An incubator (or accelerator, but the difference between the two is largely branding, so I’ll refer to both by the former title for simplicity) is a program that takes aspiring entrepreneurs in and gives them access to resources in the shape of advisors, connections, and money. The money part is usually quite small, but the advisors and connections are the real cake, as that’s what budding businesses need.
Unfortunately, the focus in these programs seem to be more about preparing companies to pitch to investors, rather than teaching them how to build businesses that will succeed with or without injections of funds from outside parties. The reasons behind this — I think — are two-fold:
First, incubators are run by investors, and therefore it’s in the organizers’ best interest to keep bright, young would-be entrepreneurs coming to them first, so that they are able to get in on the ground-floor in terms of investment and seeing where different industries are going.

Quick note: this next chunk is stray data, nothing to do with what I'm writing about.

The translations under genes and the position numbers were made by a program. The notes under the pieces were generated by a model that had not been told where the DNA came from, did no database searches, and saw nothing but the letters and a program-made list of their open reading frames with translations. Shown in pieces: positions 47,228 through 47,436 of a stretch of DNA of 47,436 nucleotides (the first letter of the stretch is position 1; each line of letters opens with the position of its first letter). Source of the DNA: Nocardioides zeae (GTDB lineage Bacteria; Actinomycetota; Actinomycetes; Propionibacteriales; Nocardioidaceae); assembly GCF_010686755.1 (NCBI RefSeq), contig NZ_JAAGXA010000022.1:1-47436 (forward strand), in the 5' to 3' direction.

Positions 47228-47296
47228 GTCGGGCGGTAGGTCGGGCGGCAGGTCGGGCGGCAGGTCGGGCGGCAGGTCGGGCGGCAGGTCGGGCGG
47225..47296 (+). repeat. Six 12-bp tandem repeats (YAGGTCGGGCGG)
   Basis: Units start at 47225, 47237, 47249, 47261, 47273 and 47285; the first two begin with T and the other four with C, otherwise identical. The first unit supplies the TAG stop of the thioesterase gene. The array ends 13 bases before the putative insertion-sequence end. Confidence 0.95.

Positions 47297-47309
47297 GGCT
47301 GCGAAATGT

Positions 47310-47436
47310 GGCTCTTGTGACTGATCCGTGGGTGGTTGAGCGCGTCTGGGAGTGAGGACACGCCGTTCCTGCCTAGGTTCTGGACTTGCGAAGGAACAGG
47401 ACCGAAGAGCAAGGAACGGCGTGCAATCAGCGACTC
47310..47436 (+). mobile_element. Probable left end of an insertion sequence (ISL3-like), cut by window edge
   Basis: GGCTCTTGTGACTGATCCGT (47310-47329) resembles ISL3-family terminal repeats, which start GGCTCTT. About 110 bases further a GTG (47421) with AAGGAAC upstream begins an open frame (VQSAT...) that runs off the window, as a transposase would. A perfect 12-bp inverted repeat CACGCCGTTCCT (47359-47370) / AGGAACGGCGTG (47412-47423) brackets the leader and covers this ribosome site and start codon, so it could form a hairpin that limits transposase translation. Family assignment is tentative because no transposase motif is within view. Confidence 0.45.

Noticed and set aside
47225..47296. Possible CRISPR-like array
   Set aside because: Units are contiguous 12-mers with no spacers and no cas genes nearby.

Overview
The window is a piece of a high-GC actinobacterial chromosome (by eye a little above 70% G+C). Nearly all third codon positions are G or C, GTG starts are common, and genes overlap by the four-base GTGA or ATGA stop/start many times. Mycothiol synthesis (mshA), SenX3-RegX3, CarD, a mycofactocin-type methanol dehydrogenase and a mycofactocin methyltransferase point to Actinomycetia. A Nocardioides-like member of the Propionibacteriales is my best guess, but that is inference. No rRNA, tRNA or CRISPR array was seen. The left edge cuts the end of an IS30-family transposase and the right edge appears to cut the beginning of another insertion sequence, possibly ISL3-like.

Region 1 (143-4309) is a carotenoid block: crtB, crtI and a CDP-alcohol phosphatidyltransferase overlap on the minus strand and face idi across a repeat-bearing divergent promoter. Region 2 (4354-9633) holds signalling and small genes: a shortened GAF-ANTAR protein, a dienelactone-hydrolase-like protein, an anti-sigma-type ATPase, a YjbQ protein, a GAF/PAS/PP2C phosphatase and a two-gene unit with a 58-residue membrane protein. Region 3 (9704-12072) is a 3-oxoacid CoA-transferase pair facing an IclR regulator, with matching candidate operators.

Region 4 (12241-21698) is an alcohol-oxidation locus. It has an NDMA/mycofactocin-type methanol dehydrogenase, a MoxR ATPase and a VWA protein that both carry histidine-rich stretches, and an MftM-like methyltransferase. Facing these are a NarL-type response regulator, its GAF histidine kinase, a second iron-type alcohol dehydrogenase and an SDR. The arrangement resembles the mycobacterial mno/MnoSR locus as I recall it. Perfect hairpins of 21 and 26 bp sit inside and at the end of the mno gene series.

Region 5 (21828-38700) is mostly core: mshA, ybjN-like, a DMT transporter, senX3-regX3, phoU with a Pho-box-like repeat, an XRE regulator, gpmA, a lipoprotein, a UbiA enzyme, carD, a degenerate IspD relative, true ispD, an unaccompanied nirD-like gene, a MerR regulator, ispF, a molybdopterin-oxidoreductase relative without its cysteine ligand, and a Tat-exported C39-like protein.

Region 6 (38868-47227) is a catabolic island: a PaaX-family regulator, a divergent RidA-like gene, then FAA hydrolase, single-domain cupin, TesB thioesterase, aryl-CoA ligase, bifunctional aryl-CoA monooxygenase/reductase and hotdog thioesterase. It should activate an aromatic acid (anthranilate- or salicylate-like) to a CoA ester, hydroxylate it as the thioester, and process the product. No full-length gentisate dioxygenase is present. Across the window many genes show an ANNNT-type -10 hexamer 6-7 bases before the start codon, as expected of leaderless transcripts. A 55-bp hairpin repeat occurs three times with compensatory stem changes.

And second, overnight success is a sexy product to sell, and although everyone in the US (and in many cases, overseas) wants to be an entrepreneur now because its the modern incarnation of a rock star, it’s a far tougher sell when people realize that it takes years to build a successful business; investor payout for a good idea can happen within a far shorter time span. The modern folk tale of the bright kid with a good idea who walks away with millions is becoming more and more common. This doesn’t mean that it’s happening more, it just means that its a storyline people like and the media play to that preference.
I want to make very clear that I’m not trying to put down startups as being less than businesses that are profitable without investment. There’s a lot of value coming from successful startups, and frankly a lot of what’s been done (especially in the technology fields) wouldn’t likely have ever been possible if they would have needed to be profitable from day one (or ever year three). These kinds of companies will continue to be necessary in most industries.